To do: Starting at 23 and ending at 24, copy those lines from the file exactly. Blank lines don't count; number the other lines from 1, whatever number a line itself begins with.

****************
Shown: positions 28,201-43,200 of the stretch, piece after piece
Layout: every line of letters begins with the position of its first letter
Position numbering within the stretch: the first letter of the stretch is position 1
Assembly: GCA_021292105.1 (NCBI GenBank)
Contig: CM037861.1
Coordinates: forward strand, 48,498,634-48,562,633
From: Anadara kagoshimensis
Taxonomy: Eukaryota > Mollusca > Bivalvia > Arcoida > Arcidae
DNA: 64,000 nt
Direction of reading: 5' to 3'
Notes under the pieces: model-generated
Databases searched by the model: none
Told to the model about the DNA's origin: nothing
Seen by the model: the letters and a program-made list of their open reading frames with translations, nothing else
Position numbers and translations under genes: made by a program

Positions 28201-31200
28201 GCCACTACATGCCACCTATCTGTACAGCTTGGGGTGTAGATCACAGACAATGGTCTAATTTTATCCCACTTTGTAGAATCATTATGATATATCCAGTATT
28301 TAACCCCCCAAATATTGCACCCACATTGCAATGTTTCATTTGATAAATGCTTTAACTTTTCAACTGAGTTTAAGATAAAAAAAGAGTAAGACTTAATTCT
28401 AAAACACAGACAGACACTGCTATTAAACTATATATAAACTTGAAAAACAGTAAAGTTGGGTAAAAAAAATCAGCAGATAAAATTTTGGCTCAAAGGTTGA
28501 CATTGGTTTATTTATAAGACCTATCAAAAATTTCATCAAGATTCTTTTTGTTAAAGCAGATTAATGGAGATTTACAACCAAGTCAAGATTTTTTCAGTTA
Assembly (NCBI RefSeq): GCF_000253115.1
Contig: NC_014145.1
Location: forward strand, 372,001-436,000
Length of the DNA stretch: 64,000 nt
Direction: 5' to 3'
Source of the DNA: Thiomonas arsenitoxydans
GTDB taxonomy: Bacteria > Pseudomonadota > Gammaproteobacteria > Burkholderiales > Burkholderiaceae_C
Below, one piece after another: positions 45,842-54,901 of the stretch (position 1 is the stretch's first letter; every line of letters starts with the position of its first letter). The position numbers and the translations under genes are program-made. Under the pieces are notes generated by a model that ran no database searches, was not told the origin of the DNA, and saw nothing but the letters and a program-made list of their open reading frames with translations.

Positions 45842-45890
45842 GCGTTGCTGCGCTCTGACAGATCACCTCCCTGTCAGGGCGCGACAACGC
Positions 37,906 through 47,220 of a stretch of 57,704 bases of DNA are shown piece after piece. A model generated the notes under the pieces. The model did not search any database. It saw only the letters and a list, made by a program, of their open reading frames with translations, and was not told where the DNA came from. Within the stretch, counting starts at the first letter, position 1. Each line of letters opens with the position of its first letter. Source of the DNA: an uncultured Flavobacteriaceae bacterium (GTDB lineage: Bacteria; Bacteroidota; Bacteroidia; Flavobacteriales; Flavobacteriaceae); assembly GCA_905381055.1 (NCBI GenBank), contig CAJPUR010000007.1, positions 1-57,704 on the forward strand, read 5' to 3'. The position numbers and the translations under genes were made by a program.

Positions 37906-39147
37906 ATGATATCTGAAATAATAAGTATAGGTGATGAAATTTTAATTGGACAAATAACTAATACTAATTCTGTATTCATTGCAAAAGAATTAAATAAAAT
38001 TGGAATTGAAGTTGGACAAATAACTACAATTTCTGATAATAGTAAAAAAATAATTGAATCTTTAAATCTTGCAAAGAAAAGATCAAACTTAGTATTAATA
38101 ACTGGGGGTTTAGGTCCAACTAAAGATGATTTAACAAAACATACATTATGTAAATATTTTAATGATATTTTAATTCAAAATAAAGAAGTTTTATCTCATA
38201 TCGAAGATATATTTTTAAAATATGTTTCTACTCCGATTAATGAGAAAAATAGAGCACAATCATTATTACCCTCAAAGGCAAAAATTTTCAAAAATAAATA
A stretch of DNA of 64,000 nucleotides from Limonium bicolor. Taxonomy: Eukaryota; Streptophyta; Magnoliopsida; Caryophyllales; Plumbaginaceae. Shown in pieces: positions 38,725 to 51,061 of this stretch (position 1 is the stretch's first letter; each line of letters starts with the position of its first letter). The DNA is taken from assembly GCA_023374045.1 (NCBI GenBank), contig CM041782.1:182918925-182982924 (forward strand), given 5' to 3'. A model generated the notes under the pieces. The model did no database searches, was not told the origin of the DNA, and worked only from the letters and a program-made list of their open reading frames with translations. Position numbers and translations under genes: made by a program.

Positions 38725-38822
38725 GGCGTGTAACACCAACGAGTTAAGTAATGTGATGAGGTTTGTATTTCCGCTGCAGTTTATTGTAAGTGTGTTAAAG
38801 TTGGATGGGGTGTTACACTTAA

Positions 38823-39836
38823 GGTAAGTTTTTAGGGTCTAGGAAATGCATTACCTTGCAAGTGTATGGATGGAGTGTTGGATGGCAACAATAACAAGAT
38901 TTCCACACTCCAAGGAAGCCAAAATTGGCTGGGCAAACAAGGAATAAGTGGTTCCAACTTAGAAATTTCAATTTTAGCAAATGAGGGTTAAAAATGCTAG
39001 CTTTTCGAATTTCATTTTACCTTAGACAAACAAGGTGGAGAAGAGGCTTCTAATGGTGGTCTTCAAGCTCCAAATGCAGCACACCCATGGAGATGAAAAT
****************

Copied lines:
Location: forward strand, 372,001-436,000
Length of the DNA stretch: 64,000 nt